So let R be the radius of the big semicircle and r be the radius of the small semicircle

    and let  f(z) = \frac{\log_{\frac{-\pi}{2}} z}{a^{2}+z^{2}}

    then  \int_{C} f(z) dz = \int^{-r}_{-R} f(x) dx + \int_{-C_{r}} f(z) dz + \int^{R}_{r} f(x) dx + \int_{C_{R}} f(z) dz

     = \int^{-r}_{-R} \frac{ \ln |x| + i \pi}{a^{2}+z^{2}} \ dx + \int_{-C_{r}} f(z) dz + \int^{R}_{r} \frac {\ln x}{a^{2} + x^{2}} \ dx + \int_{C_{R}} f(z) dz


     \int_{C} f(z) dz = \int_{C} \frac{\log_{-\frac{\pi}{2}} z} {a^{2}+z^{2}} \ dz = \int_{C} \frac{\log_{-\frac{\pi}{2}} z} {(z-ai)(z+ai)} \ dz

    so there is a simple pole inside of the contour at  z_{0} = ai

     \text{Res} \{f,ai\} = \lim_{z \to ai} \frac{\log_{-\frac{\pi}{2}} z}{z+ai} = \frac{\ln|ai| + i\frac{\pi}{2}}{2ai} = \frac{\ln a + i\frac{\pi}{2}}{2ai}

    then  \int_{C} f(z) dz = 2 \pi i \ \text{Res} \{f, ai\} = \frac{\pi \ln a}{a} + i \frac{\pi^{2}}{2a}


    So I have  \int^{-r}_{-R} \frac{ \ln |x| + i \pi}{a^{2}+z^{2}} \ dx + \int_{-C_{r}} f(z) dz + \int^{R}_{r} \frac {\ln x}{a^{2} + x^{2}} \ dx + \int_{C_{R}} f(z) dz = \frac{\pi \ln a}{a} + i \frac{\pi^{2}}{2a}


    now letting R go to infinity and r go to zero

     \int^{0}_{-\infty} \frac{ \ln |x| + i \pi}{a^{2}+z^{2}} \ dx + 0 + \int^{\infty}_{0} \frac {\ln x}{a^{2} + x^{2}} \ dx + 0 = \frac{\pi \ln a}{a} + i \frac{\pi^{2}}{2a}

    I'm just assuming that the two contour integrals evaluate to zero. I'll try to offer a justification in another post. But I'll probably need some help.


    Equating real parts on both sides I have

     \int^{0}_{-\infty} \frac{ \ln |x|}{a^{2}+z^{2}} \ dx + \int^{\infty}_{0} \frac {\ln x}{a^{2} + x^{2}} \ dx = \int^{\infty}_{0} \frac{ \ln x }{a^{2}+z^{2}} \ dx + \int^{\infty}_{0} \frac {\ln x}{a^{2} + x^{2}} \ dx = \frac{\pi \ln a}{a}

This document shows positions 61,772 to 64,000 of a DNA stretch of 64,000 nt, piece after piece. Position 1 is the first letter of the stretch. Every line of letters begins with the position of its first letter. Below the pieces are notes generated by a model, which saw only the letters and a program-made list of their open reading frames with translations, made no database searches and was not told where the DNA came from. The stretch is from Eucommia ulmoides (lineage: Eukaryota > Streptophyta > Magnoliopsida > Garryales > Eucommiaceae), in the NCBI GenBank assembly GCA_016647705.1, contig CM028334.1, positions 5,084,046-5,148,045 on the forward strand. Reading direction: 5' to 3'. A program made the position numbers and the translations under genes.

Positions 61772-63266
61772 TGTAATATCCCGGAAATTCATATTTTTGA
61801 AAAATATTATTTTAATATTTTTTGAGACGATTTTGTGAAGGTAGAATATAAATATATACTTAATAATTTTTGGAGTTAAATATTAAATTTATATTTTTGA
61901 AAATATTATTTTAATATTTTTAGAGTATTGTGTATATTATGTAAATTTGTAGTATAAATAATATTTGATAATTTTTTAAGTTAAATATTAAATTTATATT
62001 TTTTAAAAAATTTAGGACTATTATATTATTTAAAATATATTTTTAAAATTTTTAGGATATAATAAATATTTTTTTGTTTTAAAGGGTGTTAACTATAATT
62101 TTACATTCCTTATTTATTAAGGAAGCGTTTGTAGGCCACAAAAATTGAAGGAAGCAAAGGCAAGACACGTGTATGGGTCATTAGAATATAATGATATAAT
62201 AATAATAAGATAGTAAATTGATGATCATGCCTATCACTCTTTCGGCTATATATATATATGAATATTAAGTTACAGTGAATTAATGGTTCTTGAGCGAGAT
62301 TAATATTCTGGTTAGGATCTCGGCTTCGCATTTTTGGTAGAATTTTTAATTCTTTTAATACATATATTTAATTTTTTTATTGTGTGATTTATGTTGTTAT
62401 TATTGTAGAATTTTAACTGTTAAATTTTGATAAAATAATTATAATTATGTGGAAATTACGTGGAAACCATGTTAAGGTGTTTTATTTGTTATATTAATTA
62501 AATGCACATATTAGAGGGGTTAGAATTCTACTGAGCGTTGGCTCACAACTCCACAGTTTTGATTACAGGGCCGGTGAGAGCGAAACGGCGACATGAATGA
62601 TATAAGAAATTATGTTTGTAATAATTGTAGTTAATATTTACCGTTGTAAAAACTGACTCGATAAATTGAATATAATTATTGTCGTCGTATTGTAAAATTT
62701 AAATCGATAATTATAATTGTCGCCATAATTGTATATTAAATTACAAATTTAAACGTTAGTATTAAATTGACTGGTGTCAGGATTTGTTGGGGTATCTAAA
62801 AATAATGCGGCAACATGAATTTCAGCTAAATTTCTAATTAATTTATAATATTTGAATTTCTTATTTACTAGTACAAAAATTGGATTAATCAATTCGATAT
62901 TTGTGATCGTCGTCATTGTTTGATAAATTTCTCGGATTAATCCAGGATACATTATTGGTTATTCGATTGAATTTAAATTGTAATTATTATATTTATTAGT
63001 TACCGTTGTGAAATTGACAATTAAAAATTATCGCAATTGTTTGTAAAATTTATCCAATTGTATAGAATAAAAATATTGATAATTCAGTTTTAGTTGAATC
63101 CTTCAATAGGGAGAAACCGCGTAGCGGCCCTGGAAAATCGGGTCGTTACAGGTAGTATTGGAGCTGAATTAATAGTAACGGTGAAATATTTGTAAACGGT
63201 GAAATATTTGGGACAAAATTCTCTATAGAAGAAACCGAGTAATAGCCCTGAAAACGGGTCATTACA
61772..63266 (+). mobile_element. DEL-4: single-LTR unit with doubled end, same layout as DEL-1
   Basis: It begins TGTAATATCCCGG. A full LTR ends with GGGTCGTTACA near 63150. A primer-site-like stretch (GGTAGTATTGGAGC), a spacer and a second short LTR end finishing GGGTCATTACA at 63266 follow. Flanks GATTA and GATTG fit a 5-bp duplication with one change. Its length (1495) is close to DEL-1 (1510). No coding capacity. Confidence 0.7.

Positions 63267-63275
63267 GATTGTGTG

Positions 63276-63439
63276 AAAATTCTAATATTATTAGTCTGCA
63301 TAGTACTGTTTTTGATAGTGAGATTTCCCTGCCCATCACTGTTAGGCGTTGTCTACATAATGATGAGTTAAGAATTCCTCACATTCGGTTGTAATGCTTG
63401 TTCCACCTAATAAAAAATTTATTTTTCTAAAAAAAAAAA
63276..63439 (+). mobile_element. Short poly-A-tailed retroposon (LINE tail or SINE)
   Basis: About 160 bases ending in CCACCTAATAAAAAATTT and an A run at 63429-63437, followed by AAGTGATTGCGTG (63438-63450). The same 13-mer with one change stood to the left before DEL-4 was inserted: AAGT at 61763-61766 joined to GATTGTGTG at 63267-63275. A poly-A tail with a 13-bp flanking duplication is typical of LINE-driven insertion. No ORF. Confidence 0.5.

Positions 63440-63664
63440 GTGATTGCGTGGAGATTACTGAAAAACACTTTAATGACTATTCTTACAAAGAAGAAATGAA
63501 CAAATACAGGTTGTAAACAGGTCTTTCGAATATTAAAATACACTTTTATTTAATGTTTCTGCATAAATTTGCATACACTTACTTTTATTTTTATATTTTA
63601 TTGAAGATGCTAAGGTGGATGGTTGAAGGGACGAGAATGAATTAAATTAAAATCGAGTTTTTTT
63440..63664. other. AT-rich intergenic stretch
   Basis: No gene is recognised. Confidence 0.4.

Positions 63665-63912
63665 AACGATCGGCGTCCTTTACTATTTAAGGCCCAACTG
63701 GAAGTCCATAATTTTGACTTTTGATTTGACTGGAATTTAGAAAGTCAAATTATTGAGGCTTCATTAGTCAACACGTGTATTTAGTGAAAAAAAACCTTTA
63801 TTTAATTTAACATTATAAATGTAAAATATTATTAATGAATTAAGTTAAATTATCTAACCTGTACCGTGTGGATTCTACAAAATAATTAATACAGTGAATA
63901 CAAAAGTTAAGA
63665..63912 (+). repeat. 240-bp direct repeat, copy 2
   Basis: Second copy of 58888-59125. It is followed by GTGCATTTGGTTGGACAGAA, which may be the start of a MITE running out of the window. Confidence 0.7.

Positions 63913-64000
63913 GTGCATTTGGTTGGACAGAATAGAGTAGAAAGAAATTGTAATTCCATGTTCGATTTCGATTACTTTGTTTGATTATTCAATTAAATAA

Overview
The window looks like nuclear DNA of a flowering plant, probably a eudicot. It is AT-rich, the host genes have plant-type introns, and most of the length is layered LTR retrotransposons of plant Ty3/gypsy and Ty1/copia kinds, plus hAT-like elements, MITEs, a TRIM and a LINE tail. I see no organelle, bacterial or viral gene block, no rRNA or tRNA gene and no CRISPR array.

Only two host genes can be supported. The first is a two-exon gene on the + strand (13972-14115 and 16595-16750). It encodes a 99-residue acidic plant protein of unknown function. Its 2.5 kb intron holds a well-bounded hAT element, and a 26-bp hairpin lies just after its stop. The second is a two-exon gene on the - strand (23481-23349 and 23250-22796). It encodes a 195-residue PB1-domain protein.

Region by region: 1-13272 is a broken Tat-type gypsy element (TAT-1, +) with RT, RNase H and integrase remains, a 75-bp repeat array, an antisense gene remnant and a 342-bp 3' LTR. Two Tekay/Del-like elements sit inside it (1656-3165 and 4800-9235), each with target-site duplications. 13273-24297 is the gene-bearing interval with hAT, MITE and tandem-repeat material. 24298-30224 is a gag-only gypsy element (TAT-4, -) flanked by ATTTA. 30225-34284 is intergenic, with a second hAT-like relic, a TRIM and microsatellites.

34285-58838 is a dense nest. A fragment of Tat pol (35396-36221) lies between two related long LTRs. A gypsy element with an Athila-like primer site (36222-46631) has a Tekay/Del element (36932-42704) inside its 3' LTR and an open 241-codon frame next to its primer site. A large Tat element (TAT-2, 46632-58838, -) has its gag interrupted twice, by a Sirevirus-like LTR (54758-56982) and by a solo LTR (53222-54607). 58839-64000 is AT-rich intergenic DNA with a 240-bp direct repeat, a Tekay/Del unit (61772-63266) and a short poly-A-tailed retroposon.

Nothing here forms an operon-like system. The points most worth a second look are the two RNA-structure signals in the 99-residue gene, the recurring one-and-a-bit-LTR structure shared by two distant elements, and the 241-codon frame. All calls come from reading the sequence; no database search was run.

so finally  \int^{\infty}_{0} \frac {\ln x}{a^{2} + x^{2}} \ dx = \frac{\pi \ln a}{2a}

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  8. #8
    Super Member Random Variable's Avatar
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    nothing to see here
    Last edited by Random Variable; August 20th 2009 at 03:47 PM.
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  9. #9
    Super Member Random Variable's Avatar
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    OK. After a bit of confusion about the reverse triangle inequality, I think I can show that

     \lim_{R \to \infty} \int_{C_{R}} f(z) dz = \lim_{r \to 0}\int_{-C_{r}} f(z) dz = 0


     \Big|\int_{C_{R}} f(z) dz \Big|= \Big|\int_{C_{R}} \frac{\log_{-\frac{\pi}{2}}z}{a^{2}+z^{2}} \ dz\Big|


    let  z = Re^{i \theta}

    then  dz = iRe^{i \theta} d \theta


     = \Big|\int_{0}^{\pi}\frac{\ln|Re^{i \theta}| + i \theta}{a^{2} + (Re^{i \theta})^{2}} iRe^{i \theta} \ d \theta \Big|  = \int^{\pi}_{0} \Big|\frac{\ln R + i \theta}{a^{2} + (Re^{i \theta})^{2}}\Big| \Big|iRe^{i \theta}\Big| \ d \theta


     \int^{\pi}_{0} \Big|\frac{\ln R + i \theta}{a^{2} + (Re^{i \theta})^{2}}\Big| R \ d \theta \le \int^{\pi}_{0} \frac{R \ln R + R\theta}{|a^{2} + (Re^{i \theta})^{2}|} \ d \theta \le \int^{\pi}_{0} \frac{R \ln R + R \theta}{-a^{2} + R^{2}} \ d \theta \ \ (\text{since} \ R >a)


     = \frac{R \ln R}{-a^{2} + R^{2}} \int_{0}^{\pi} d \theta + \frac{R}{-a^{2}+R^{2}}\int_{0}^{\pi} \theta \ d \theta


     = \frac{2\pi R\ln R + \pi^{2}}{-2(a^{2}+R^{2})}


     \lim_{R \to \infty} \frac{2\pi R\ln R + \pi^{2}}{2(-a^{2}+R^{2})} = \lim_{R \to \infty} \frac{2 \pi \ln R + 2 \pi}{4R} = 0

    which according to the ML inequality shows that \lim_{R \to \infty}\int_{C_{R}} f(z) dz = 0


    The other one is similar except r<a.